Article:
Crime ‘kingpin’ faces extradition
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Organised crime in Israel may have been dealt a blow this week with the arrest of alleged mobster Itzik Abergil following an extradition request by the United States.
Mr Abergil has featured on Israeli police's "most-wanted" lists for the past two decades and has repeatedly been investigated on a wide range of allegations including drug-dealing, money-laundering, illegal gambling and, most recently, murder, with the July botched mob hit on a Bat Yam beach that killed Marguerita Lautin, a 31-year-old mother-of-two.
Mr Abergil was arrested with his older brother, Meir, who police said was one of the country's major heroin dealers.
"The Abergils are one of the leading organised-crime families in Israel," said Chief-Inspector Micky Rosenfeld, spokesman for the Israel police. "In recent years we have stepped up our operations in combating organised crime and this week we had a major success in coordination with US law enforcement authorities."
In recent years, the Abergil clan has gained power and prestige in the criminal world in the midst of a bitter battle against the Abutbul family and jailed mobster Ze'ev Rosenstein, who in 2004 was arrested on a similar US extradition request. Rosenstein was later convicted in a Miami court under a plea bargain and sent back to Israel to serve out his 12-year prison term.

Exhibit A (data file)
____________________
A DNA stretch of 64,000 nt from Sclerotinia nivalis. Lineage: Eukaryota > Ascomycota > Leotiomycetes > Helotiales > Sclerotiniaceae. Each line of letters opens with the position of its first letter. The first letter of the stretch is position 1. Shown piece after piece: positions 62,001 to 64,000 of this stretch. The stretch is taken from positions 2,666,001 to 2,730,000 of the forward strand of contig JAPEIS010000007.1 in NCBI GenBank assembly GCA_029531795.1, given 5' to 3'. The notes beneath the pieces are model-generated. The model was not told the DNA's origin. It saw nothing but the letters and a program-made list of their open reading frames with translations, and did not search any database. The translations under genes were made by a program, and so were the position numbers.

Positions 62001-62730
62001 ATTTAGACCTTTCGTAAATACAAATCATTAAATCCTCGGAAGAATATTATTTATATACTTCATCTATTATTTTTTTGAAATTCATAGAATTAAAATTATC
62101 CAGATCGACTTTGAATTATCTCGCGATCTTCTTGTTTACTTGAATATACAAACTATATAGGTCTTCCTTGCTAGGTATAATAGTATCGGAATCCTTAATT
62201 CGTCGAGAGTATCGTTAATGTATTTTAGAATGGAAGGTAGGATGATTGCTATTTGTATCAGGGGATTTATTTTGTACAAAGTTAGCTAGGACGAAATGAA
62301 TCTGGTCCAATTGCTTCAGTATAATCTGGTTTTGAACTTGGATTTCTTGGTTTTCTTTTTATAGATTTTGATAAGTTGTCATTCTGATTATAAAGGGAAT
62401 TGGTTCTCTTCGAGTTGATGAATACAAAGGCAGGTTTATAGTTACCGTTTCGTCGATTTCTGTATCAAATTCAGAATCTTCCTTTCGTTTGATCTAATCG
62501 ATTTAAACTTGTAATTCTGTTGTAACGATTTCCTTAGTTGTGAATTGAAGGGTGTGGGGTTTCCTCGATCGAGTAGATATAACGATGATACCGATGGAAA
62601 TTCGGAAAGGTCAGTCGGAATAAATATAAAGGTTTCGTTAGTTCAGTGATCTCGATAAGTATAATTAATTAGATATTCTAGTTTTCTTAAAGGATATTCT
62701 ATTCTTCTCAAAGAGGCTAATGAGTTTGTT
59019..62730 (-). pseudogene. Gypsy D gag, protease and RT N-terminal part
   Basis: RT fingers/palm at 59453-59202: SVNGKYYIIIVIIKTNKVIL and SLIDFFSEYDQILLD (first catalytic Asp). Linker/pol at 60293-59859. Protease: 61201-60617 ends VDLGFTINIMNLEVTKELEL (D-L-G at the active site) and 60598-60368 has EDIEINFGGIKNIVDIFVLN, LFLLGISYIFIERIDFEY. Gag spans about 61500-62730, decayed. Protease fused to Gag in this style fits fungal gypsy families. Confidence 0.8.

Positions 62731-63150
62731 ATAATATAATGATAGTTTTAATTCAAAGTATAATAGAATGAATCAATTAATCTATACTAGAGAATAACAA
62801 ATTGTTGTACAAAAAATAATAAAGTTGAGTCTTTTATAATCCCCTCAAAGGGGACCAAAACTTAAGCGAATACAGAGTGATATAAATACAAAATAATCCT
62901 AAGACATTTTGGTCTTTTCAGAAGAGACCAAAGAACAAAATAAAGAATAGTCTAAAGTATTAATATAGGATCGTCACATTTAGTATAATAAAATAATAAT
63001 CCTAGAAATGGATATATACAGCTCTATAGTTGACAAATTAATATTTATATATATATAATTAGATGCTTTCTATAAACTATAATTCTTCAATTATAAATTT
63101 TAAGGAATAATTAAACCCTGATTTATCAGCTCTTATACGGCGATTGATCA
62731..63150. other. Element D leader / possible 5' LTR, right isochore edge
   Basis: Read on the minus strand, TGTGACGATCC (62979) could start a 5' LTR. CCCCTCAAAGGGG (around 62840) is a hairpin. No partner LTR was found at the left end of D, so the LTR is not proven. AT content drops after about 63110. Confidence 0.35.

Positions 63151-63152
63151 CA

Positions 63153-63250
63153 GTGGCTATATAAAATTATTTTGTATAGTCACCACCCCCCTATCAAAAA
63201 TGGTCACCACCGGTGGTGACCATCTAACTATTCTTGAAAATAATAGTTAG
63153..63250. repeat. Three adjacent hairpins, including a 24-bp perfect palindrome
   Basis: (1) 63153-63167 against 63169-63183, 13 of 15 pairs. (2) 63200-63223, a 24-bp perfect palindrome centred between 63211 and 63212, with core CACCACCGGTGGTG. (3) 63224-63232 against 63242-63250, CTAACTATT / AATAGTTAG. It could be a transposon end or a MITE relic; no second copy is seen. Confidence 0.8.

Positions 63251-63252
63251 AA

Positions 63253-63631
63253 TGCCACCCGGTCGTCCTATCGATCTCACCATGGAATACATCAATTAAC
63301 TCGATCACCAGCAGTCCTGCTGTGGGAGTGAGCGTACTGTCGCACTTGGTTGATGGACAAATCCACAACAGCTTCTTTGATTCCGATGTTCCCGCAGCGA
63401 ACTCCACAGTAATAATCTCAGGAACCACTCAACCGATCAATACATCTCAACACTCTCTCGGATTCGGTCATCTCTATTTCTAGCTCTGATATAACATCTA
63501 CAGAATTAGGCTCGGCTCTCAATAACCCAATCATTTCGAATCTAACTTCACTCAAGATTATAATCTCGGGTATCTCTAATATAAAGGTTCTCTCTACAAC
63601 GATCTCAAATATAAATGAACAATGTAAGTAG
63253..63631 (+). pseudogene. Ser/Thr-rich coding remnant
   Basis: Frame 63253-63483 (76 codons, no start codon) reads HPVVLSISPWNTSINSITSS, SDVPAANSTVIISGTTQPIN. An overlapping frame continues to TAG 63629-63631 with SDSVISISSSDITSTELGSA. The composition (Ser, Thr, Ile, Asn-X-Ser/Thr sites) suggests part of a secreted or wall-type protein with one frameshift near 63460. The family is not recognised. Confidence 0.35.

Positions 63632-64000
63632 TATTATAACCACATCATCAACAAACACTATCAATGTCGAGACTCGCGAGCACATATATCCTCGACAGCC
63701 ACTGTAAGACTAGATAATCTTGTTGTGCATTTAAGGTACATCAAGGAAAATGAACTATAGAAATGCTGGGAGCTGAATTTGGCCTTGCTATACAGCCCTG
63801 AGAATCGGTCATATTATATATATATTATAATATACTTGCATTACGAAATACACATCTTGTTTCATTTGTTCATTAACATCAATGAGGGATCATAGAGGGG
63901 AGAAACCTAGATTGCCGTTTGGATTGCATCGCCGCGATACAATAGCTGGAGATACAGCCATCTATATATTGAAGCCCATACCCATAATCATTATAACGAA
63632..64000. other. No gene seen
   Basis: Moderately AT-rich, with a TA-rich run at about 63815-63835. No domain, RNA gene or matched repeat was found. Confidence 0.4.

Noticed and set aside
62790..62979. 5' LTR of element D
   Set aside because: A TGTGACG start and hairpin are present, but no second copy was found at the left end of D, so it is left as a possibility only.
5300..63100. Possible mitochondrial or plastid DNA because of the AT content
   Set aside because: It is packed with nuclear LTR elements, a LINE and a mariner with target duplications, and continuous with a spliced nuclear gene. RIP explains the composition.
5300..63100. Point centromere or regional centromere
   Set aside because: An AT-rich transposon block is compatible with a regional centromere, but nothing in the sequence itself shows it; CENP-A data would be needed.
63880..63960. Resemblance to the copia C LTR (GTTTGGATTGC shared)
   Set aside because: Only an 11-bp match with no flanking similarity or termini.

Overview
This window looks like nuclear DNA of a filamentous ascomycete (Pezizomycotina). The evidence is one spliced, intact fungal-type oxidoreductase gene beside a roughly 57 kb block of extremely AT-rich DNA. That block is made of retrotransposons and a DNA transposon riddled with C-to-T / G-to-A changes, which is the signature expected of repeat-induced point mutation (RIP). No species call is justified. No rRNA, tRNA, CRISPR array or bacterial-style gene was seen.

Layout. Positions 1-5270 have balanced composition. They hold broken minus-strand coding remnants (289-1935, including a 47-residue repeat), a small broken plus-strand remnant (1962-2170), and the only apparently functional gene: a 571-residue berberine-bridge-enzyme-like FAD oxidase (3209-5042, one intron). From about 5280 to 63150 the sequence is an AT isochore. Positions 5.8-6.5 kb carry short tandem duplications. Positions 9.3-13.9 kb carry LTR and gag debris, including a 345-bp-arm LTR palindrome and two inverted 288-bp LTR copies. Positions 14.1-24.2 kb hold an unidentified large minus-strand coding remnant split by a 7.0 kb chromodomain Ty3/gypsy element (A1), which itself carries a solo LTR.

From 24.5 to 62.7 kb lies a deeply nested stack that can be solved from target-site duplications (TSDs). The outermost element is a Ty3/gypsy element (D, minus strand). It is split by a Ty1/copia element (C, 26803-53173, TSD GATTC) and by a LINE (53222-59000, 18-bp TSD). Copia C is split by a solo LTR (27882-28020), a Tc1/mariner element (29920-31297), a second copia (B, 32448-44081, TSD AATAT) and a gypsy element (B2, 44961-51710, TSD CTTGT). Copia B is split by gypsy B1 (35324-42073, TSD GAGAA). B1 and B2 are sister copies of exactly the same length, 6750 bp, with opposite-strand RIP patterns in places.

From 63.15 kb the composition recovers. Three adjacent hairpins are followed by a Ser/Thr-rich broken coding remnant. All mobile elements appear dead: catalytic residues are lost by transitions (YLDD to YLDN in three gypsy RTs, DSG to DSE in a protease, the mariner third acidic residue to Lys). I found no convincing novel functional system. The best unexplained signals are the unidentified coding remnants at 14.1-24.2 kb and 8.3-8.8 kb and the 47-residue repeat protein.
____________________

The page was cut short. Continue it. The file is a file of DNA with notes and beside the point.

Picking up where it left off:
The mob war has been costly and a series of bombings, drive-by shootings and even anti-tank missile attacks have killed close to two-dozen people, many of them innocent bystanders. Mr Abergil himself has been the target of at least five assassination attempts in recent years.
After evading prison like the Abergil brothers, Rosenstein was finally arrested in 2004 and was convicted of running a ring that smuggled millions of dollars' worth of ecstasy into the US.
The US indictment against Mr Abergil - presented in the Jerusalem Magistrates Court on Tuesday - listed a series of alleged offences including the Los Angeles murder of Israeli drug-dealer Sammy Atias, money-laundering, drug-dealing and extortion.
"I have never been to the US and all of the allegations against me are a police provocation," Mr Abergil told reporters at the beginning of the court session.
Mr Abergil's lawyer, Sharon Nahari, rejected the accusations against his client and said he was confident the extradition would not take place.
"The accusations are based on pure speculation and we will fight to release all of the suspects," he said. A police source said that one reason US authorities were involved in cracking Israeli organised-crime rings was because most of the criminal organisations were no longer based in Israel but throughout the world - mainly in Eastern Europe, the US and Asia.
"Abergil is one of the leading criminals in Israel and if convicted and sent to jail his departure from the crime scene will be a fatal blow to organised crime in Israel," said Miki Levy, a former Israel police attaché to the US.